The last couple of weeks I’ve been in learning mode, searching how to do things differently. My in person teaching and lecturing events have been postponed at least through June, but one guild asked me if I could do my visit with them virtually with both a lecture and a workshop.
Of course I said yes, and then I set out on an odyssey of figuring it out–Zoom protocols, teaching platforms, making videos. The learning curve on some things was fairly mild–I had participated in lots of Zoom meetings over the years, although I had never hosted one. So that was relatively easy. But I didn’t know anything about teaching online or making videos at home. I had to repurpose the small table from my show booth as a podium and stack some thick books on top of it so I could set up my adjustable tripod to hold the phone in front of the design wall. You can see that setup in the photo above.
POSIBLES EFECTOS SECUNDARIOS
Como todos los medicamentos, Levitra puede causar efectos secundarios, aunque no todas las personas los experimentan. Los efectos son en su mayoría leves o moderados.
Algunos pacientes han experimentado una disminución o pérdida de visión parcial, repentina, temporal o permanente, de uno o ambos ojos.
One really great thing in all of this is the availability of all kinds of information on the Internet. I was able to research teaching platforms and teach myself how to make instructional videos all online. Especially with the videos, there was lots of trial and error–mostly error–while I worked through the process, but I eventually got there in time!
The virtual lecture was last week, and it went surprisingly well.
One positive thing about a virtual PowerPoint presentation is that each participant is likely able to see the slides and get the detail better on their screens than is sometimes possible in a large room setting. I set up a Zoom meeting and people signed in individually. I was able to share my screen to present the PowerPoint, and answer questions afterward, just like I would have in person. I was pretty nervous initially, just because of the technology and the potential for things to go wrong, but it actually went very smoothly. Participants could see my slides and see me speaking in a small square in the upper right of their screens, so it wasn’t like I was just a disembodied voice. Of course, I usually bring some of the actual quilts to share when I do a lecture like this and that part couldn’t happen. All in all, I think it was a positive experience though–many thanks to Northern Star Quilters Guild for giving me the opportunity!
The next day I had 21 students signed up for my Improv Puzzle workshop. I talked to a friend who was doing her painting classes live on Zoom, but she was able to break them down into two hour classes over a period of time. My workshop is normally six hours, and I didn’t think either I or my students wanted to be on Zoom for that long in one day. So I listened to webinars about teaching online and read posts about it from people who had done it, and decided to take a hybrid approach. I created a digital class on the teaching platform https://coursecraft.net/ and I scheduled two Zoom meetings with my students–one before class started and another two days later. The class was set up as a series of lessons going step by step through my process using instructional videos, text, and still photos. Students could access the class and work through the lessons at their own speed, and I was available via email for questions as they went along. We had a slight hiccup when the platform was hit by a denial of service malware attack on the second day after the class went live, so students couldn’t get on for a few hours, but the problem got resolved fairly quickly. I also set up a private Facebook group so students could share their progress. That’s been fun–I might do that for other classes in the future.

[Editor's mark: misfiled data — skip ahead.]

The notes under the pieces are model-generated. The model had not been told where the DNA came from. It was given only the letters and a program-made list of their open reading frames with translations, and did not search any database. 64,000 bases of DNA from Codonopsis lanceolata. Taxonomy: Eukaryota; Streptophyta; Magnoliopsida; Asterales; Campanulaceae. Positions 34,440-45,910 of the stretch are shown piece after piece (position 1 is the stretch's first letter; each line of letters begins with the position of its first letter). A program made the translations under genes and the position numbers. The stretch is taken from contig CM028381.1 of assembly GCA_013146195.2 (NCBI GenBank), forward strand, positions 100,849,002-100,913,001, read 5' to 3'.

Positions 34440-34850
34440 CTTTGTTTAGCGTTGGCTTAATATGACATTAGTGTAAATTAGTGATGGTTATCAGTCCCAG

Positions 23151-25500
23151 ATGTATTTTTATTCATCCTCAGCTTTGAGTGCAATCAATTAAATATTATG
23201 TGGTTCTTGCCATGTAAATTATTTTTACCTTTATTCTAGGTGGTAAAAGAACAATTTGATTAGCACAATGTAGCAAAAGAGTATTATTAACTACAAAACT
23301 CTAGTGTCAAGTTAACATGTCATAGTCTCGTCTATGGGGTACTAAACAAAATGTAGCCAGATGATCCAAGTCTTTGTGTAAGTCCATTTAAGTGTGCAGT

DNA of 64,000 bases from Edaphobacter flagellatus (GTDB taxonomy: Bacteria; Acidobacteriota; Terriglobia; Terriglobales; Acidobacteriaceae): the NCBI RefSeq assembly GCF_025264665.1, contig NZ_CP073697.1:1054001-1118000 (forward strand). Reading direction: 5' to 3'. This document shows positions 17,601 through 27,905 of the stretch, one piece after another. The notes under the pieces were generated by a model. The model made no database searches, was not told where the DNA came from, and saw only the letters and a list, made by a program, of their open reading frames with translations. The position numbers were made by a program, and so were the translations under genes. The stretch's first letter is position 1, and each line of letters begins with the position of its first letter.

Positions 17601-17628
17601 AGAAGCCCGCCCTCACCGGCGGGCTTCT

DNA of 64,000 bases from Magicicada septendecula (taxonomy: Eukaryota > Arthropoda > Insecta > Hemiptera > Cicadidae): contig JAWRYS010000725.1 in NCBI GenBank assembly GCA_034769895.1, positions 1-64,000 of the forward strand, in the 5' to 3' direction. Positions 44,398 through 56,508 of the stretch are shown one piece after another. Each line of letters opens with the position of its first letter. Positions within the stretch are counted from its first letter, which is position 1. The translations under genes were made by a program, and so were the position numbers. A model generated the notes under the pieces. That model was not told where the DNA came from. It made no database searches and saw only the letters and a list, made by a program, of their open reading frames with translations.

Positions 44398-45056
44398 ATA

The CourseCraft teaching platform was easy to use as a teacher to set up the classes and my students found it user-friendly as well. I’d recommend it!
I designed a new small quilt for the class–I’m calling it “Neon Tetris” for now–maybe I’ll come up with a different name later. Students had the option of making a quilt similar to mine, or using the techniques to create their own original design–just like in my in person workshops. In the second Zoom meeting a couple of days after the class started, it looks like most of them are going in their own directions, which is good!
I won’t be offering this class generally, since I have other guilds that have requested it in person when we can do that again.
But I am nearly finished with another class that isn’t one I teach at guilds that I hope to be able to offer at the end of this week! I decided to select a quilt from my Artful Improv book and write a class that would cover three of the techniques I teach. It’s called “Improv Intro – Blocks, Stripes, and Curves” and it features a new version of the Aztec Autumn quilt above. I remade it in a slightly different colorway for the class. Below is a peek at the central section in process.
I’ll keep you posted when it’s ready! If there’s another quilt or process from my book that you’d like to see in a virtual class, let me know in the comments.
Another fun thing I got to do last week was an interview with Pokey Bolton on Instagram Live. She has a live broadcast every day at 1 PM PDT, 4 PM EDT and it’s a lot of fun! You can see my interview, plus others on her YouTube channel here. And if you’re on Instagram, consider following Pokey @pokeybolton and tuning in.
Thanks for reading all the way to the end. If you’d like to have me give a virtual lecture or workshop for your guild or group, send me an email at [email protected] and we can chat!